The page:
Oakland and Cincinnati are on the verge of completing one of the NFL's biggest trade-deadline deals in decades, with the Raiders acquiring holdout quarterback Carson Palmer from the Bengals in exchange for a two first-round picks, according to sources familiar with the deal.
The first first-round pick is in 2012 and the other is a conditional first-round pick in 2013.
It's a bold move for each team.
Cincinnati is empowering a team it could be competing against for a playoff spot or even in the postseason. The Raiders are turning over another high pick for a quarterback that has been holding out and has struggled in recent seasons when some around the league questioned his arm strength. But ultimately, both sides believed it a gamble worth taking.
Oakland and Cincinnati spent much of Monday discussing the deal to the point early Monday night when a select few people realized it could happen. People involved in the deal's discussions thought it could happen, but they also recognized how delicate the talks were.
Palmer has been working out in Southern California with former Jets quarterback Ken O'Brien. Palmer also has a strong relationship with Raiders head coach Hue Jackson, with the two men having worked together in Cincinnati from 2004-2006, when Jackson was the Bengals' receivers coach.
Now Palmer will became another former Bengal to make his way west to the Raiders. And Oakland needs him. With Campbell out, the Raiders turned to Kyle Boller to replace him and also had Terrelle Pryor on the bench.
The trade became possible for the Bengals because Dalton has been impressive throughout training camp and the season's first six games.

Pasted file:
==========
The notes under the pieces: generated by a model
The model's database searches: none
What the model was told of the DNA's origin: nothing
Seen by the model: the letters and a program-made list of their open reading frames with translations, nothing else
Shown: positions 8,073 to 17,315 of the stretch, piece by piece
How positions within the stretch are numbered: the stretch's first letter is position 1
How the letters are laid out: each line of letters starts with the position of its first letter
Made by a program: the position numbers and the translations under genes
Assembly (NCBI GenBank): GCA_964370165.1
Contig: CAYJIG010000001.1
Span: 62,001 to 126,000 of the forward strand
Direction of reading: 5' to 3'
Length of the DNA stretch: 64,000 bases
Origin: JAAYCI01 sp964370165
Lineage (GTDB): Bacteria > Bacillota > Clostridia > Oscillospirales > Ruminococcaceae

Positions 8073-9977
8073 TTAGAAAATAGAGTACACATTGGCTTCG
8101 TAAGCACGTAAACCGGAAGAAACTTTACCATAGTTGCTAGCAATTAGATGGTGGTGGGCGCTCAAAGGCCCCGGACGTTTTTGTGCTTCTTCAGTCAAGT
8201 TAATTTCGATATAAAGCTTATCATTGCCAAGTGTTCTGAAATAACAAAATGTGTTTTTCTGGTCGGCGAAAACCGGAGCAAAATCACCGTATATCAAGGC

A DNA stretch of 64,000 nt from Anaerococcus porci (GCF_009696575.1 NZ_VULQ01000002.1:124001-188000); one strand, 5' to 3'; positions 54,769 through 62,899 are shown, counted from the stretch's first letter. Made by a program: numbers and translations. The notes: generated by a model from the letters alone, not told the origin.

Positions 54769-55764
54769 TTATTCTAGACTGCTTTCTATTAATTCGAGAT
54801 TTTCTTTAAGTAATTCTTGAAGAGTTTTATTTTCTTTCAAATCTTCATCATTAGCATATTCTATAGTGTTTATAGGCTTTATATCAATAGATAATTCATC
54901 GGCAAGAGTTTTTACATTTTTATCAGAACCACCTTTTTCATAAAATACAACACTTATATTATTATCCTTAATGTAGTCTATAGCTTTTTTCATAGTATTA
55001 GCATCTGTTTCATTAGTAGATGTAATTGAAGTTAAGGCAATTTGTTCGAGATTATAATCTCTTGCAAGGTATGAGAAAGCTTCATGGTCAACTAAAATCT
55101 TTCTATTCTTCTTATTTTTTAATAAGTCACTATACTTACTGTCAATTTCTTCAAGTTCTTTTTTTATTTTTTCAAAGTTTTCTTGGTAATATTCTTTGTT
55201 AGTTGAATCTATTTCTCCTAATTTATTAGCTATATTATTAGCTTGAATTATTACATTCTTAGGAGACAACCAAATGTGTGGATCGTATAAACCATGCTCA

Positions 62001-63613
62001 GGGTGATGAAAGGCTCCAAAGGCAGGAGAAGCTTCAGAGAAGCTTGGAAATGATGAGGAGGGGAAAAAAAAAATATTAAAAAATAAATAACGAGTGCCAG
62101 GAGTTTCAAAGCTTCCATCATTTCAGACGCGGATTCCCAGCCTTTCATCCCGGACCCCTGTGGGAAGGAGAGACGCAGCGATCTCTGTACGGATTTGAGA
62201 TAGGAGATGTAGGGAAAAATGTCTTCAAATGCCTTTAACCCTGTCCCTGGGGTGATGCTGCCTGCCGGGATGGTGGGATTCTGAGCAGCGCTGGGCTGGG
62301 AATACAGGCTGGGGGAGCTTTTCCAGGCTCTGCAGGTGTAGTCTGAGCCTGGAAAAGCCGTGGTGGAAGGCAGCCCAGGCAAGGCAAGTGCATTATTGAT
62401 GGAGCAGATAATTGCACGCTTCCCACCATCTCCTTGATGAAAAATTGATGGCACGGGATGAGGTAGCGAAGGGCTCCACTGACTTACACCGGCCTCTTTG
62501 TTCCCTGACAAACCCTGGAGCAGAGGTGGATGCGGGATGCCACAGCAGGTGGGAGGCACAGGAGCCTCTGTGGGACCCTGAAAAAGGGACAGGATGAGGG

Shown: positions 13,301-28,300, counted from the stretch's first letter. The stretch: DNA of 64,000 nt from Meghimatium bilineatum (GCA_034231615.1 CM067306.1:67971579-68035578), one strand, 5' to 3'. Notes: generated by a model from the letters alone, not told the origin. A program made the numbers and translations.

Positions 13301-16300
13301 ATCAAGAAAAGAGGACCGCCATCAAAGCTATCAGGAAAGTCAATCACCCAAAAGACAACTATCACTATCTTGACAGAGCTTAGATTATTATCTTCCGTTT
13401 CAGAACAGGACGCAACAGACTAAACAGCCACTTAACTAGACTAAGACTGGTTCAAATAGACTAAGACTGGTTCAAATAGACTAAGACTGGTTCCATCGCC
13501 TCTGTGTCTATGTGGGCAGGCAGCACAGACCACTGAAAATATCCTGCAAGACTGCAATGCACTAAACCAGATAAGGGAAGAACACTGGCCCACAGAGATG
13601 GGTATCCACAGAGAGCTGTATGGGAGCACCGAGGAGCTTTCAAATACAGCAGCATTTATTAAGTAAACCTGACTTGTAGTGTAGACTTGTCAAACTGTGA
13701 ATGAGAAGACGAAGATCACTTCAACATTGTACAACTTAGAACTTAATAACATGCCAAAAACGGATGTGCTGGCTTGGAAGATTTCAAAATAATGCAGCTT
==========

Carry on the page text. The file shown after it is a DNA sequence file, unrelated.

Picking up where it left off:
Palmer was willing to restructure his contract, which would pay him $6.9 million for the balance of this season, sources said. In Dec. 2005, he signed an extension with the Bengals through 2014 that was valued at $118.75 million that had remained in tact when he informed the Bengals in January that he wanted a trade or would retire. He has never spoken publicly about his status and his agent, David Dunn, has only confirmed the original report that Palmer had met with Bengals owner Mike Brown to inform him of his feelings. It has been reported recently that Palmer himself had been speaking to Brown to persuade him to make a trade.
Palmer's wife, Shaelynn, is a former swimmer he met at USC and was raised in the San Jose area.
Until now, the biggest recent trade-deadline deals involved receivers. One came in 2008, when the Detroit Lions sent wide receiver Roy Williams and a seventh-round pick to the Dallas Cowboys in exhanged for first-, third- and sixth-round picks in 2009. The same week, Williams agreed to a five-year, $45 million extension that included more than $20 million guaranteed. Williams wound up being released before training camp began last summer.
In 2009, the Browns traded wide receiver Braylon Edwards to the Jets. But rarely have trade deadline deals involved quarterbacks, especially ones in a situation like Palmer's.